The United States has accused South Africa of secretly supplying weapons and ammunition to Russia, an allegation that has triggered a political uproar in a country that has claimed to be non-aligned on the Ukraine war.
Reuben Brigety, the U.S. ambassador to South Africa, said he was confident of his information that South Africa had loaded military supplies onto a Russian cargo ship that had docked at a South African naval base in December.
“We are confident that weapons were loaded onto that vessel, and I will bet my life on the accuracy of that assertion,” he told journalists on Thursday.
The accusation is the latest to cast doubts on the officially neutral stand of many countries in the developing world, which often have close relationships with Moscow for arms deals, mercenary contracts or resource investments.
The U.S. allegation ignited a storm of controversy in South Africa, where the government has repeatedly claimed that it could not provide details of any cargo that might have been loaded into the Russian ship, the Lady R, when it docked at the South African naval base of Simon’s Town in early December. The vessel is owned by a company that was subject to U.S. sanctions because of its role in weapons supplies, and its cargo was reportedly loaded under cover of late-night darkness.
Vincent Magwenya, a spokesperson for South African President Cyril Ramaphosa, disclosed on Thursday that the government has set up an independent investigation, headed by a retired judge, to look into the allegation of military supplies on the Russian ship. He did not explain why the investigation was never previously announced, or why the government for months has been unable to give details of the cargo loaded onto the Russian ship.
The furor over the Russian cargo ship could have economic implications for South Africa. Analysts said the United States could take action against the country, possibly invoking sanctions or cancelling trade concessions. The economic fallout for South Africa could be significant, since the United States is a far bigger trade and investment partner for it than Russia.
The news of the U.S. allegation also contributed to a sharp fall in the South African currency, the rand, on Thursday. The currency fell to an all-time low of 19.32 to the U.S. dollar after the ambassador’s accusation, before recovering slightly to 19.19 by Thursday evening.
South Africa has described itself as “non-aligned” on the Russian invasion of Ukraine. In the early days of the war, it condemned the invasion and called for Moscow to withdraw its forces from Ukraine. But later it abstained on every United Nations vote on the issue.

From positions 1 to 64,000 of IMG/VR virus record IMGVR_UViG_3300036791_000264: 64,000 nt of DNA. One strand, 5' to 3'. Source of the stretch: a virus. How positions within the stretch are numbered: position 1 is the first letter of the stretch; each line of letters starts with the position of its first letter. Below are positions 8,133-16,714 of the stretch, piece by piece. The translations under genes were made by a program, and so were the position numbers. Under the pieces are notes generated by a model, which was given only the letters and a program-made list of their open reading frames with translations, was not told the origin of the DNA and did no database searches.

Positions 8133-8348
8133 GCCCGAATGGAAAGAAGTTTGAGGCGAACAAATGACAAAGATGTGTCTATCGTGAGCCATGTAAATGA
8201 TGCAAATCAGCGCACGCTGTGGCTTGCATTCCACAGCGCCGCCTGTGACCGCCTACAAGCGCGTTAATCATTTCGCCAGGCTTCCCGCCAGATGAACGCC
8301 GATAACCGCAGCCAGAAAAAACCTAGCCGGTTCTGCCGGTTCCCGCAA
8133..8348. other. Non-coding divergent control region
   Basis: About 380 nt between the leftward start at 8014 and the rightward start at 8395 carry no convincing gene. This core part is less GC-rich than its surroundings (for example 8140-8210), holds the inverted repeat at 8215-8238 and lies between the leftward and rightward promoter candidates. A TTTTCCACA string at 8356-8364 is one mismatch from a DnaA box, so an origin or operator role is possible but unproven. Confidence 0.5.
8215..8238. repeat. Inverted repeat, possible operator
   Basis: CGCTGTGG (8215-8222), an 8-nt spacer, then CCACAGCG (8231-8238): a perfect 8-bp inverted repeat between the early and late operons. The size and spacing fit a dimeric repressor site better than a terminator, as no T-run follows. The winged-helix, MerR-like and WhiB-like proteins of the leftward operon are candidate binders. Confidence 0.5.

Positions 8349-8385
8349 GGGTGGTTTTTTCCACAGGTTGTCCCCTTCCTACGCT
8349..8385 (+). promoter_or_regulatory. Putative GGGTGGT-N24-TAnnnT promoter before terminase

The South African government has argued that it can play a mediating role in the conflict if it maintains a neutral stand. Critics, however, have noted the increasingly warm relationship between Moscow and Pretoria, with frequent exchanges of visits by senior officials on both sides. South Africa’s navy hosted Russian and Chinese warships for a three-country military exercise in February, allowing Russia to send one of its warships on a visit to several South African ports while the ship displayed the “Z” symbol of the Russian invasion of Ukraine.
South Africa has traditional links to Moscow, since the Soviet Union supported the anti-apartheid movement during the era of white minority rule. But there are also financial links today. A Russian-controlled mining company is a major donor to the ruling party, the African National Congress. The ANC also pushed for a massive nuclear-energy deal with Moscow, which would have funnelled billions of dollars to Russia’s state nuclear company.
Because of this trend, Western countries have been increasingly worried about South Africa’s close ties to Moscow. The docking of the Russian cargo vessel in December, and the alleged loading of weapons onto it, “does not suggest to us the actions of a non-aligned country,” Mr. Brigety said.
South African officials were quick to push back against his comments. The government’s head of public diplomacy, Clayson Monyela, complained of “megaphone diplomacy,” while the presidential spokesperson, Mr. Magwenya, said the United States had failed to provide any evidence for its allegation.
Mr. Magwenya said the issue of the Russian vessel was discussed last week during a visit to Washington by a South African delegation, and the officials of the two countries had agreed that U.S. intelligence services would provide whatever evidence they had to the South African investigation. He said it was “disappointing” that Mr. Brigety “had adopted a counter-productive public posture that undermines the understanding reached on the matter.”
His statement, however, did not contain any denial of the U.S. allegation about the Russian ship. And U.S. officials made it clear that they have been raising the matter privately for months. U.S. State Department spokesperson Vedant Patel, at a briefing in Washington on Thursday, said the United States has had “serious concerns” about the issue and it had “raised those concerns directly with multiple South African officials.”
Senator Jim Risch, the ranking Republican on the Senate Foreign Relations Committee, told The New York Times that the U.S. administration should “re-evaluate the scope and scale of our current engagement with South Africa’s government” in response to the alleged supply of weapons to Russia.
John Steenhuisen, leader of the opposition Democratic Alliance party in South Africa, said the U.S. ambassador’s statement about the weapons supply is “a chilling and deeply troubling confirmation that President Ramaphosa and his government are actively involved in the Russian war on Ukraine.”